Tag Archives: #natalieportman

Suck it, Huckabee.

4 Mar

So, here’s the thing. Full disclosure. I was born out of wedlock. At the age of 17, my parents, both of whom were still in high school, had a newborn daughter to take care of. Plenty of people told my mother that she should have an abortion or give me up for adoption, but she didn’t. She had the support of my father (they married the following year and are still happily together) and her family, and here I am. Two more kids later and my family is incredibly close — I couldn’t be happier.

I realize that this isn’t always the case, and I’m sure we’ve beat a lot of statistics. But you know what?  Regardless of the numbers, my mother made a choice. Well, she made several. And so did my father. They chose to have unprotected sex, my mother chose to keep me, they chose to get married upon turning 18 because they were—and still are—madly in love.

But if anyone—man or woman, in love or not—wants to have sex before marriage, that’s their choice. Having a baby when you’re a teenager or a single parent might not be the most glamorous thing, but since when is life about glamour? Life is about the choices you make and doing what’s best for you. Marriage may still be something important in our society, but sex is a primal instinct & desire and there’s no way around it. It’s going to happen, so maybe we should be a little more open about it and teach the younger generation about it instead of bitching and shaming people who are just being human.

Yeah, I’m talking to you, Huckabee. You said this on Monday (thanks, WaPo):

“You know Michael, one of the things that’s troubling is that people see a Natalie Portman or some other Hollywood starlet who boasts of, ‘Hey look, you know, we’re having children, we’re not married, but we’re having these children, and they’re doing just fine. But there aren’t really a lot of single moms out there who are making millions of dollars every year for being in a movie. And I think it gives a distorted image that yes, not everybody hires nannies, and caretakers, and nurses. Most single moms are very poor, uneducated, can’t get a job, and if it weren’t for government assistance, their kids would be starving to death and never have health care. And that’s the story that we’re not seeing, and it’s unfortunate that we glorify and glamorize the idea of out of children wedlock [sic].”

[Ed note: Many people like Mr. Huckabee love to shame women for having sex out of wedlock, but they don’t want them to have access to abortion, or access to health care, or access to food stamps, or access to anything, really, that they need to get by. So if you want to acknowledge, Mr. Huckabee, that single moms and their children need help, great. But have the morals to stand behind them and actually give them some goddamn help.]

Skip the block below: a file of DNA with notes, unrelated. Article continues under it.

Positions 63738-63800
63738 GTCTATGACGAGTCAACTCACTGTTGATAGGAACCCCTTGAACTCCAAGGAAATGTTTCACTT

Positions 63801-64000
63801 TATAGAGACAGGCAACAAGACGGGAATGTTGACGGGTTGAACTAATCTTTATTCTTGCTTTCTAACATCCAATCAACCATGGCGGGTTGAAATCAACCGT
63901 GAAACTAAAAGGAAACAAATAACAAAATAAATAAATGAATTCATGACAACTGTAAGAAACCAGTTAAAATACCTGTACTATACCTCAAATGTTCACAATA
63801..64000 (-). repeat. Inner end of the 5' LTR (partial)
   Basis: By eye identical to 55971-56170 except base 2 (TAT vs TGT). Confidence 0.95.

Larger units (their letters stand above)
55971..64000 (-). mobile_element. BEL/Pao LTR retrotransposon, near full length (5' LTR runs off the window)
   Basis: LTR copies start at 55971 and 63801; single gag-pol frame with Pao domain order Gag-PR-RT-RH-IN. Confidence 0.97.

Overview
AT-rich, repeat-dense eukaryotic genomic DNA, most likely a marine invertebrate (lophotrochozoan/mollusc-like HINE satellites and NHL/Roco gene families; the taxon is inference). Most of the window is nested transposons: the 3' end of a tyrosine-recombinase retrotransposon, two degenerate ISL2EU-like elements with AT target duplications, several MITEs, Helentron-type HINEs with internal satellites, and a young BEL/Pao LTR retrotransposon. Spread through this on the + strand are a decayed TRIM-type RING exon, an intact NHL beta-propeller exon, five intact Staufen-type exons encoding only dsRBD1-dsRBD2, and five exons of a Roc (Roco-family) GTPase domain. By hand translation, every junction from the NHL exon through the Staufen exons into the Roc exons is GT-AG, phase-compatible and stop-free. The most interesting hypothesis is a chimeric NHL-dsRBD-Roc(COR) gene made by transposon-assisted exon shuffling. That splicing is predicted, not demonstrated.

Apparently, this was an interview with Michael Medved, who responded to Portman’s statement that her fiancé, Benjamin Millepied, gave her the most wonderful role in life by saying he “didn’t give her the most wonderful gift, which would be a wedding ring!” Yeah. Sure. Because a shiny piece of jewelry and marriage are all women have to look forward to in life. Gag me.

And now, the Huckster is backtracking. Oh, you didn’t mean to insult Natalie Portman and all of the single mothers out there? Well, you insulted a hell of a lot more people than that. Women who have sex before marriage run the risk of revealing their actions publicly if they happen to get pregnant. What about men? They show no outward signs that they’ve bumped uglies. And what, if a woman gets pregnant and wants to keep the baby (not that you think abortions should happen anyway), she should automatically marry the man?

I disagree. I don’t think that any of that bullshit is true, and I don’t think that Natalie Portman’s pregnancy is glorifying having children out of wedlock. I think that Natalie Portman’s pregnancy is inspiring as hell to a lot of people. Here’s this incredibly intelligent, talented, generous, and funny woman with an Ivy League education, an Oscar, an amazing career, who is engaged to the love of her life and about to become a mother. Hot damn, if that doesn’t encourage people to reach for their dreams and embrace their life choices, I don’t know what does.

My mother might not have an Oscar and she didn’t go to Harvard, but she made her own choices, dealt with her decisions, and took life as it came at her. She’s brave and strong and a hell of a woman. (Happy birthday, Mama! Thank you, for the choices you made.) I’m glad that she had the freedom to make those choices and my parents did what made them happiest, rather than simply getting married because I came along.